The Hebrews were at all times very careful in the burial of their dead, Genesis 25:9 35:29. To be deprived of burial was thought one of the greatest marks of dishonor, or cause of unhappiness, Ecclesiastes 6:3 Jeremiah 22:18,19; it being denied to none, not even to enemies. Good men made it a part of their piety to inter the dead. Indeed, how shocking must the sight of unburied corpses have been to the Jews, when their land was thought to be polluted if the dead were in any manner exposed to view, 2 Samuel 21:14; and when the very touch of a dead body, or of any thing that had touched a dead body, was esteemed a defilement, and required a ceremonial ablution, Numbers 19.11-22.
Only two cases of burning the bodies of the dead occur in Scripture: the mangled remains of Saul and his sons, 1 Samuel 31:12, and the victims of some plague, Amos 6:10. It was customary for the nearest relatives to close the eyes of the dying and give them the parting kiss, and then to commence the wailing for the dead, Jeremiah 46:4 50:1; in this wailing, which continued at intervals until after the burial, they were joined by other relatives and friends, John 11:19, whose loud and shrill lamentations are referred to in Mark 5:38. It is also a custom still prevailing in the East to hire wailing women, Jeremiah 9:17 Amos 5:16, who praised the deceased, Acts 9:39, and by doleful cries and frantic gestures, aided at times by melancholy tones of music, Matthew 9:23, strove to express the deepest grief, Ezekiel 24:17,18.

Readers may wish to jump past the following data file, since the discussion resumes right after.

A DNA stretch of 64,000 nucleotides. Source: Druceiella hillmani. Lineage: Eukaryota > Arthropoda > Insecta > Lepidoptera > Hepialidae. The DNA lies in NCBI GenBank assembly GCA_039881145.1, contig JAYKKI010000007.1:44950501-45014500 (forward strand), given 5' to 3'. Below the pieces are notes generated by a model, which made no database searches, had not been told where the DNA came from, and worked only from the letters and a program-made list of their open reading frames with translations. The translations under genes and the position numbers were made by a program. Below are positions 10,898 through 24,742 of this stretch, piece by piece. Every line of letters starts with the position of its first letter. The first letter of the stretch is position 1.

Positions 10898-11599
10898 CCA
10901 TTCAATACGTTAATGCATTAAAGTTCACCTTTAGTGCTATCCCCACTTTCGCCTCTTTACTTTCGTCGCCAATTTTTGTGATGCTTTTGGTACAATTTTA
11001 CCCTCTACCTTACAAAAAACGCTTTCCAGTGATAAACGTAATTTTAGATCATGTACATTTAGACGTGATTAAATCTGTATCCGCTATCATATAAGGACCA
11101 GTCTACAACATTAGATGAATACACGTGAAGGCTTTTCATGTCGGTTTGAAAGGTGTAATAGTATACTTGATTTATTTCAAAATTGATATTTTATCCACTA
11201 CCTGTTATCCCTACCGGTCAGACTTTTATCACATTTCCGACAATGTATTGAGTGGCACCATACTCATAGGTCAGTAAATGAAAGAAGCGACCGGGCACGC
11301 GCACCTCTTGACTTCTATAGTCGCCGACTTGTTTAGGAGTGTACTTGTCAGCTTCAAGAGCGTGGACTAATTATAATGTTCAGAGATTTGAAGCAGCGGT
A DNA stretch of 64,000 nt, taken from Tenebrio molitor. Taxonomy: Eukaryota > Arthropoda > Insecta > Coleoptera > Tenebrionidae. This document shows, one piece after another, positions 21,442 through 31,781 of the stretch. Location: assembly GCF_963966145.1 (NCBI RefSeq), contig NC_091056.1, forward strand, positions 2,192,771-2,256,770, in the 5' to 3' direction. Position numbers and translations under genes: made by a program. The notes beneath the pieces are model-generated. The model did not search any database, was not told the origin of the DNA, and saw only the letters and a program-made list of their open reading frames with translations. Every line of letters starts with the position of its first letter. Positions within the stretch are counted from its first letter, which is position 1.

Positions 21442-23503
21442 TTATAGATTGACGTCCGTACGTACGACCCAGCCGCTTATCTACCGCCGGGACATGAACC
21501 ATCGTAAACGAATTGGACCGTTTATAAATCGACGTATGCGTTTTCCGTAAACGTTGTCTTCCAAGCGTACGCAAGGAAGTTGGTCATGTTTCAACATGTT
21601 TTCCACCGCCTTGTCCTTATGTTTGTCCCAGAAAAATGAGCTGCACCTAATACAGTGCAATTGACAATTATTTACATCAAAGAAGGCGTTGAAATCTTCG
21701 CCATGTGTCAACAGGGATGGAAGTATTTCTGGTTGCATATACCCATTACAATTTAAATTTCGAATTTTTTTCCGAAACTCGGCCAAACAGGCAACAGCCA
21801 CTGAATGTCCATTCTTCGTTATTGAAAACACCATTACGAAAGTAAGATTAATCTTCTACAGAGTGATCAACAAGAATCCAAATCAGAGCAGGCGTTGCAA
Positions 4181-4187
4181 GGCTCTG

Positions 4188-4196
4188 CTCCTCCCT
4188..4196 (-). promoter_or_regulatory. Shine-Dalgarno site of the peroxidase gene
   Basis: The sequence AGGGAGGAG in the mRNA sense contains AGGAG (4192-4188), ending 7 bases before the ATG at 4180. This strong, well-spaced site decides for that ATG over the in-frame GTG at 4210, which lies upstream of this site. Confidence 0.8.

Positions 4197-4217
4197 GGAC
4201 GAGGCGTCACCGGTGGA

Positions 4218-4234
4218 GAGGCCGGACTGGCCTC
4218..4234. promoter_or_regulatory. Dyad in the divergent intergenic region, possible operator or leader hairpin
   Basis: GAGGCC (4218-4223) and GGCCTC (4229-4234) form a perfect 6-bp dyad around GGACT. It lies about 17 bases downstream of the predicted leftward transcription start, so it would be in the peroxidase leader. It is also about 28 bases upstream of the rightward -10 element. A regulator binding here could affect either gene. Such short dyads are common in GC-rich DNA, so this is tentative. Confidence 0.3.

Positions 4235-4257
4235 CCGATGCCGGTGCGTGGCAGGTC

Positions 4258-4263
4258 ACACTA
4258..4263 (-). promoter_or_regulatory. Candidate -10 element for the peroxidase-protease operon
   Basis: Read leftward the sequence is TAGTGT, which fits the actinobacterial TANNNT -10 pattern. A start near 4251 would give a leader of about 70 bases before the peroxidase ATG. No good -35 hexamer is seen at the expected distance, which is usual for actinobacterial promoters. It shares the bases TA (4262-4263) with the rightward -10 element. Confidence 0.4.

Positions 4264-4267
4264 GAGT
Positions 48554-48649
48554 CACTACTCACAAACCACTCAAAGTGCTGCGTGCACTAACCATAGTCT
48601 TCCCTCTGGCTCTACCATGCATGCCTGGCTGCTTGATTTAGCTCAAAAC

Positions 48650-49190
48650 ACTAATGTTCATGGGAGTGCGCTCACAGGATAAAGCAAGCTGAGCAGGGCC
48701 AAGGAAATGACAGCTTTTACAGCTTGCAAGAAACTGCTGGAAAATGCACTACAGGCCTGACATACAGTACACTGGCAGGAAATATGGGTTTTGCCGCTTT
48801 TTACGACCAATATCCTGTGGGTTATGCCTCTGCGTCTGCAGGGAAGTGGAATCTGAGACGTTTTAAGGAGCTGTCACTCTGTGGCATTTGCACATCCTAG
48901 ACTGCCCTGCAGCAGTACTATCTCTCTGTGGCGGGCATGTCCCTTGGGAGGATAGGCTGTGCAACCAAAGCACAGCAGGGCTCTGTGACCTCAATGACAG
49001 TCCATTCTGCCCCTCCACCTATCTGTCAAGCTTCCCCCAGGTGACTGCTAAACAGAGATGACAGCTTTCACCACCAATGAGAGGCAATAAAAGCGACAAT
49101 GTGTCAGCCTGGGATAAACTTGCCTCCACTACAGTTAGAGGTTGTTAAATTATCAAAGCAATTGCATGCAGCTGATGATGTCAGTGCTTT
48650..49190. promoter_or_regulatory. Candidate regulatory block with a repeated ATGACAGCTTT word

Immediately after death the body was washed, and laid out in a convenient room, Acts 9:39; it was wrapped in many folds of linen, with spices, and the head bound about with a napkin, Matthew 27:59 John 11:44. Unless the body was to be embalmed, the burial took place very soon, both on account of the heat of the climate and the ceremonial uncleanness incurred. Rarely did twenty-four hours elapse between death and burial, Acts 5:6,10. The body being shrouded, was placed upon a bier-a board resting on a simple handbarrow, borne by men-to be conveyed to the tomb, 2 Samuel 3:31 Luke 7:14. Sometimes a more costly bier or bed was used, 2 Chronicles 16:14: and the bodies of kings and some others may have been laid in coffins of wood, or stone sarcophagi. The relatives attended the bier to the tomb, which was usually without the city. A banquet sometimes followed the funeral, Jeremiah 16:7,8; and during subsequent days the bereaved friends were wont to go to the grave from time to time, to weep and to adorn the place with fresh flowers, John 11:31, a custom observed even at this day. See EMBALMING, SEPULCHRE.